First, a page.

Welcome to the Cottage.

The Tiny Canal Cottage® is a 1920's Craftsman-style house by the Venice Beach Canals in Southern California. This <400 sqft home/office is the full-time residence of Creative Director Whitney Leigh Morris, her husband, their son, and two rescue beagles.

Camping in the Cottage

Camping in the Cottage

Our little Cottage is nearly 100 years old-- naturally it’s going to suffer the aches and pains of age. With hot, dry summers, obnoxious termites (they seems to be everywhere in Venice), and wet winters, the wood here has been through quite a bit. So it was no shock to us when we recently discovered some structural damage in the wall of our bedroom. 


After we cleared the hurdles of assessing for mold (luckily there was hardly any,) and talking with West’s physicians about  potential negative health impacts from exposure by proximity (thankfully they determined that there was nothing to worry about), we settled in for weeks of camping in the main room of our tiny house while the repairs took place in the bedroom. 


While I don’t want to live in an even smaller space, it was actually fascinating to experiment with 2/3 of the square footage to which we’re accustomed. We definitely still needed our closet, but we found ourselves doing just fine without the bookshelf and the dedicated bedroom.


Don’t get me wrong— I love our bookshelf and built-in bed, and I much prefer to have and enjoy them. But Adam and I found ourselves chatting about Murphy beds and trundles, and envisioning a way we could make-do in the living room / office for longer if we had to. 


The biggest downside to the displacement within our home was that our mattress temporarily consumed nearly all the floorspace in the main room. There was only a narrow path remaining between the desk and mattress, and the front doors pressed into the bed each time we entered / exited. (When possible, we dragged the mattress into the bedroom and propped it up in there so it would be out of the way during the day.) 


But the notable upside was our increased interaction with one another. It was a tough month for each of us for different reasons, but being inches away from each other sparked even deeper communication and observation, which was helpful at this moment in all of our lives.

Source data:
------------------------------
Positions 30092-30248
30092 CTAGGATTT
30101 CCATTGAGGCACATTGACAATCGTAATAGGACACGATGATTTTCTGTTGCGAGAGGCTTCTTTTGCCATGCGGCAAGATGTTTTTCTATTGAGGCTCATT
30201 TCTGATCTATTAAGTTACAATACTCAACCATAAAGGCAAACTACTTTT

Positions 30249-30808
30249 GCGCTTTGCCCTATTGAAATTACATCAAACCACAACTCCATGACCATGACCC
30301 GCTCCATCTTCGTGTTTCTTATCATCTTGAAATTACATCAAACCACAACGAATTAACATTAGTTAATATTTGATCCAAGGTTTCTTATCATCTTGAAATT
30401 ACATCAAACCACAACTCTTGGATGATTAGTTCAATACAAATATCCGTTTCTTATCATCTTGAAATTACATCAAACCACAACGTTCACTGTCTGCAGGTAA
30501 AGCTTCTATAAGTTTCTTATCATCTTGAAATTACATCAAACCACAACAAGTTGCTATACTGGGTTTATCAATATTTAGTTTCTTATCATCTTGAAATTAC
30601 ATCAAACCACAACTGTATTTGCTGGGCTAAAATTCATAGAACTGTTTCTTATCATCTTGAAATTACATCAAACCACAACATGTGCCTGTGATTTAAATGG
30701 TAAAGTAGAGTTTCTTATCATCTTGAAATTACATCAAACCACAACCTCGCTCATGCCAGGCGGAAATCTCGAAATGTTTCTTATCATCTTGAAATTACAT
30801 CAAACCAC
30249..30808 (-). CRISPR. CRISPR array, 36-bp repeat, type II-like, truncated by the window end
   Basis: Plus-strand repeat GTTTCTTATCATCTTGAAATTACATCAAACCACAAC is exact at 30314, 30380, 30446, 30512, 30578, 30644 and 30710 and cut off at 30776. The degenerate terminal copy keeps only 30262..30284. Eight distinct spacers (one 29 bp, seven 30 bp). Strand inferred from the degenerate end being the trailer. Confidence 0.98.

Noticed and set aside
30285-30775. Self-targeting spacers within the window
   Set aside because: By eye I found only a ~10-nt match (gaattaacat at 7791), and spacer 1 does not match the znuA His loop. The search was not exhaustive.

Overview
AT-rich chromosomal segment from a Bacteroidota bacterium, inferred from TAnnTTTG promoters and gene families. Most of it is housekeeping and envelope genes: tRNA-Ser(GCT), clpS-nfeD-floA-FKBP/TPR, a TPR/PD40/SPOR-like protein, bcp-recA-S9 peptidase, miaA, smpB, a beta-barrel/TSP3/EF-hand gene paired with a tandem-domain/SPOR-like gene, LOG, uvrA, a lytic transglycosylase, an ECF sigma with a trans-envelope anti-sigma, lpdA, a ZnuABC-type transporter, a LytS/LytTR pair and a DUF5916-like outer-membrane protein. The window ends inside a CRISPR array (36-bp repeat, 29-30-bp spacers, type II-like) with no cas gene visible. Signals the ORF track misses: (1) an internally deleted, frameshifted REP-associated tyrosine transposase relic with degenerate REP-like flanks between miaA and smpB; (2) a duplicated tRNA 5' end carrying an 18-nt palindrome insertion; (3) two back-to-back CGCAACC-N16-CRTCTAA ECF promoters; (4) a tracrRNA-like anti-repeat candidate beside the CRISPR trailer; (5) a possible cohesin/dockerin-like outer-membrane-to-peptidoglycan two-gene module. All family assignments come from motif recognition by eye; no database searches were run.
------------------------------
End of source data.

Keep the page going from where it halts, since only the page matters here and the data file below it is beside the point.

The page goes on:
Another upside was that our limited space encouraged us to do even more of what we love during daylight. We canoed. We used the bikes constantly. We took more trips to the beach and the library.


We stopped by small businesses we love here in Venice, and swapped stories with friends and colleagues.


Adam and West visited museums, playgrounds, climbing gyms, and more.


And we resumed the 2nd part of our outdoor makeover, as we were spending so much time out in the garden.


We are wrapping up the repairs this week.


Looking back, while the experience certainly wasn’t convenient, is wasn’t without some unexpected benefits. As such, I’m weirdly grateful for it. (And it’s a given that West’s clean bill of health after medical review was the most important part of the whole situation.)  


As I shared on Instagram: Our house isn’t perfect. We aren’t anywhere near perfect. Our attempts to shift habits to improve our health and lighten our impact on the planet aren’t perfect. I never want to make it sounds as though everything is golden all the time... but it’s all about perspective. Is dragging the mattress through our tiny house (and through dog hair tumbleweeds) the stuff of Instagram dreams? Nah. But is our home standing and our family safe? Yes. Mattress on the floor or not, we are the absolute luckiest. It’s not about perfection. And it’s not about candy-coating the negative bits either. It’s about recognizing what actually matters, being grateful, and giving back.

Growing Goodness Indoors

Growing Goodness Indoors

Easy Small Space Swaps (General Roundup)

Easy Small Space Swaps (General Roundup)